As part of efforts to increase awareness and build capacity of civil society organizations on budget advocacy, Social Action’s budget advocacy network the Niger Delta Citizens and Budget Platform held a training programme for select CSOs in the Niger Delta The workshop which held on the 23rd and 24th of October 2015, was framed as a Train-the-Trainers course aimed at strengthening the capacity of participating organizations and enabling them carry out similar trainings in their own locale.
The Niger Delta Citizens and Budget Platform will this week begin the monitoring of projects allocated funds in the 2013 budgets of five Niger Delta states of Rivers, Edo, Delta, Bayelsa and Akwa Ibom. The month -long budget monitoring programme is focused on the education, health and food sufficiency allocations of the sub national budgets with primary interest in arriving at an independent citizens’ score card of government budget performance in those sectors.
This report is a product of yearlong budget advocacy activities by members of the Niger Delta Citizens and Budget Platform. It begins with a background section which addresses a range of issues which impacted Nigeria’s economy in 2014, with greater emphasis on happenings in the Niger Delta. In writing the background section, careful study has been made of major events and trends that shaped Nigeria in 2014.
The section on State government budgets in the Niger Delta is a study of the fiscal processes bordering on the income and expenditure trends of Akwa Ibom, Bayelsa, Delta, Edo and Rivers states. The report is based on data relevant to the 2013 fiscal year, but provides evidence and data from as far back as 2007 to show trends and allow comparisons.
2013 witnessed economic downturns and political upheavals for Nigeria. From declining crude oil revenues, to being ranked the worst place for a child to be born; Nigeria fared badly on major global indices. Neither did the welfare of Nigerians improve in 2013. With life expectancy placed at 52 years and 68% of the population existing on less than $1.25 a day, Nigeria ranked behind African countries like Angola, Burundi, the Democratic Republic of Congo, Ethiopia, Liberia, Mali, Mozambique, Niger, Rwanda, Sierra Leone and Tanzania.
Pardoning Impunity is a product of yearlong field evaluation of performance, budget reviews and interviews with local residents and relevant government officials in 4 of the richest states of the Niger Delta- Akwa Ibom, Bayelsa Delta, Edo and Rivers states. The study analyzes the relation between the 2013 budgets of the states and their policy commitments. It appraises randomly selected projects in the key sectors of Education, Health and Food Sufficiency. The findings are insightful and reveal why development still eludes the majority of Nigerians.
2012 was a rehearse of routines that have defined Nigeria’s oil wealth for decades: huge crude earnings averaging $86 billion according to the Organization of Petroleum Exporting Countries (OPEC), dismal response to the nation’s needs through poor budgetary allocations and the lining of a few pockets with public funds.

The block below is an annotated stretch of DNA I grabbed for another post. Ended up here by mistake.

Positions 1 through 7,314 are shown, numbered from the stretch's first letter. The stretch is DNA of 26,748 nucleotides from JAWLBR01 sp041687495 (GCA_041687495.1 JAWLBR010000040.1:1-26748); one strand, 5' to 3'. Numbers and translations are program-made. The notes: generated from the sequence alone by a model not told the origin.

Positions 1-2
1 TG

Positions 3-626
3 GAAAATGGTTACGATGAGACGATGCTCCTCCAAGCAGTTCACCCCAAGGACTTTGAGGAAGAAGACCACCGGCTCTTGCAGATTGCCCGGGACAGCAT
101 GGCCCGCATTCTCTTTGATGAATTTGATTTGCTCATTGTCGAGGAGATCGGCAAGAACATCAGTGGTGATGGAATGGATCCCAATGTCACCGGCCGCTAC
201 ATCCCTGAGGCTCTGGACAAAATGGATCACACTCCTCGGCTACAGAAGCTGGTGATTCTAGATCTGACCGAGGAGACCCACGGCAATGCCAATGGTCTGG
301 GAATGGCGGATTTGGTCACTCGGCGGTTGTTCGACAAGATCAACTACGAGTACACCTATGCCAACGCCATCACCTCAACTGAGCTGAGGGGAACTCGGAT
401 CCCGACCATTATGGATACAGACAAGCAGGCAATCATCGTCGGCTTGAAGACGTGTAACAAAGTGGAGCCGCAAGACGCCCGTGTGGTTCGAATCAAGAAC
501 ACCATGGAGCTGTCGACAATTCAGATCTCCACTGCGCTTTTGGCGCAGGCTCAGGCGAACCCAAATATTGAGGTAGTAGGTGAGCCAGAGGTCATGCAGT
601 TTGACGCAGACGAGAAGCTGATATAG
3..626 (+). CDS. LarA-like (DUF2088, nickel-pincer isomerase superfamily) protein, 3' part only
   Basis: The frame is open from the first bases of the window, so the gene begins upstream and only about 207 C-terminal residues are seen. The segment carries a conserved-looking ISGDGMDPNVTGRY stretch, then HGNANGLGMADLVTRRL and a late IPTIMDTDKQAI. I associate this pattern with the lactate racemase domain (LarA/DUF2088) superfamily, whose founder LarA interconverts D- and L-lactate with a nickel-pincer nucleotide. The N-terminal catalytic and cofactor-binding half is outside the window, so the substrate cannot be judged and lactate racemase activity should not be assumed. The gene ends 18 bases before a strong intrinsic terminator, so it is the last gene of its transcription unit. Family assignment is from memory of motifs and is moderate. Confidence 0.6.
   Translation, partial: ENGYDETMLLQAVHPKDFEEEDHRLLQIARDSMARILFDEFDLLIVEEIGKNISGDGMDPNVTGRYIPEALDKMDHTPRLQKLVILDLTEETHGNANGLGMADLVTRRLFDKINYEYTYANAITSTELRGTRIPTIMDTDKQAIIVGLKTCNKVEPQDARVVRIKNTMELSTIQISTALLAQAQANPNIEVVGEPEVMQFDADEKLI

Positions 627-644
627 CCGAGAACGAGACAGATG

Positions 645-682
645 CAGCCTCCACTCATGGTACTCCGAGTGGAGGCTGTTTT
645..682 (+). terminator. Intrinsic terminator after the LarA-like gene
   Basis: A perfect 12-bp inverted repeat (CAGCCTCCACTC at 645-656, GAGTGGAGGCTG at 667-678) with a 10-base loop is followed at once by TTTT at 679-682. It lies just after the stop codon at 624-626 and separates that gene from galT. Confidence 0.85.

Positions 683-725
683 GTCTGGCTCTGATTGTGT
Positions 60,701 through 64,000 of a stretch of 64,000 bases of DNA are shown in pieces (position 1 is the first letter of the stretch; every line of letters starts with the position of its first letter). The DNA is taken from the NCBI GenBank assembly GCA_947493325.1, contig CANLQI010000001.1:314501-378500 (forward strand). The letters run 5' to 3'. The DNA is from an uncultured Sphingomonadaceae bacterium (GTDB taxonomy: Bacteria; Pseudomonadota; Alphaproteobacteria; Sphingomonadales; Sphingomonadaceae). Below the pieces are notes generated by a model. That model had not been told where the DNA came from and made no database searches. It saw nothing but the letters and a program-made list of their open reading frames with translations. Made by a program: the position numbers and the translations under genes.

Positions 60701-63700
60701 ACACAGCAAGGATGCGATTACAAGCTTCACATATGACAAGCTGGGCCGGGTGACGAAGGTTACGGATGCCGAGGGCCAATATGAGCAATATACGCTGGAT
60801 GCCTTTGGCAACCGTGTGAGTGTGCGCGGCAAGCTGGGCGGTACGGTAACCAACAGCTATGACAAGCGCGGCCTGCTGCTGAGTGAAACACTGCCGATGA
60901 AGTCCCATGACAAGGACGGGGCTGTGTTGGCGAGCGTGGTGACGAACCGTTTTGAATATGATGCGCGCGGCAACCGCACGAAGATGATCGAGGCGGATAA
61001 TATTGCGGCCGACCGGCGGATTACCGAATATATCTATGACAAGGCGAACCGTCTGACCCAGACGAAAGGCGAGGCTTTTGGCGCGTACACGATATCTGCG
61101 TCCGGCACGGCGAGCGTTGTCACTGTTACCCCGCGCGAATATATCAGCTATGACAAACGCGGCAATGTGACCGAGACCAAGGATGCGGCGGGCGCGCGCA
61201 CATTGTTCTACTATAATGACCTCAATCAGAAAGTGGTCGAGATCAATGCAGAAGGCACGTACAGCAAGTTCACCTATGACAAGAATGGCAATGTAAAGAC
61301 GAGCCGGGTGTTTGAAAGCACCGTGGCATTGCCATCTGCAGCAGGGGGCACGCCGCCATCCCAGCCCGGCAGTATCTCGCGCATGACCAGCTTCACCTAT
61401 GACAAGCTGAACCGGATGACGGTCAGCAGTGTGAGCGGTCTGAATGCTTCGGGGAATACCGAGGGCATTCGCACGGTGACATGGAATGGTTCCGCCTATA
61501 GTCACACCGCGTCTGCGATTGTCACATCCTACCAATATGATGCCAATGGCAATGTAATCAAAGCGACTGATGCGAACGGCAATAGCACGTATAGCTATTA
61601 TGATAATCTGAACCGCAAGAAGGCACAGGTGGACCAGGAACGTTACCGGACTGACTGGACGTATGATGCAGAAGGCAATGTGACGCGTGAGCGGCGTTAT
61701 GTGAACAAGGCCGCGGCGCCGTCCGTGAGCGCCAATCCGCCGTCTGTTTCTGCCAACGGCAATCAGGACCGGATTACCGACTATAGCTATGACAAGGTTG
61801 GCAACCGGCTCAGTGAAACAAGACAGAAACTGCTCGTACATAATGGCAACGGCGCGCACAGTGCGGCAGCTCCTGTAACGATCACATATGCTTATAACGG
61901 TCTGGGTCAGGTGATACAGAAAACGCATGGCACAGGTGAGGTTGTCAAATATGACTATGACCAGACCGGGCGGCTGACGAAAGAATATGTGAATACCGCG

This study spotlights the performance of five Niger Delta states of Akwa Ibom, Bayelsa, Delta, Edo and Rivers in the management of revenues and expenditures in the year 2012. The study is based on months of field evaluation of performance, budget reviews and interviews with local residents and relevant officials. Besides analyzing the budget parameters across the five states, the study appraised the implementation of randomly selected projects as related to three key sectors of Education, Health and Food Sufficiency (including Agriculture). The goal, amongst other things, is to enhance understanding of how and why the earnings by states in this strategic region contributed to or detracted from the goal of sustainable development.
Counting the Votes: Citizens Report on State and Local Government Budgets in the Niger Delta, 2011’ is the fourth in a series of budget advocacy reports by the Niger Delta Citizens and Budget Platform (NDCBP). The volume presents analysis of the 2011 budgets of the governments of Akwa Ibom, Bayelsa, Delta, Edo and Rivers States, as well as independent assessment of budget implementation during the year. In the analyses, the income and expenditure preferences of these state governments were examined against their income generation, policy priorities, compliance with fiscal discipline and transparency mechanisms as well as their overall responses to development challenges. In both the budget analysis and monitoring processes, special emphasis was placed on the education and health sectors. The level of transparency in the budget process, which could be assessed in part by the level of access which citizens have with respect to budget documents, and the opportunities for public participation in the budget making and implementation processes, also informs the conclusions herein presented.
Spend and Borrow contains findings of Budget Analyses and Monitoring activities by the Niger Delta Citizens and Budget Platform in Akwa Ibom, Bayelsa, Delta and Rivers States, conducted in 2010. In analyzing the budgets, the focus has been on examining how expenditure preferences relate to global targets of development as well as the policy statements of the administrations, especially in the areas of education and health. Monitoring activities were carried out on randomly selected projects in the areas of education and health.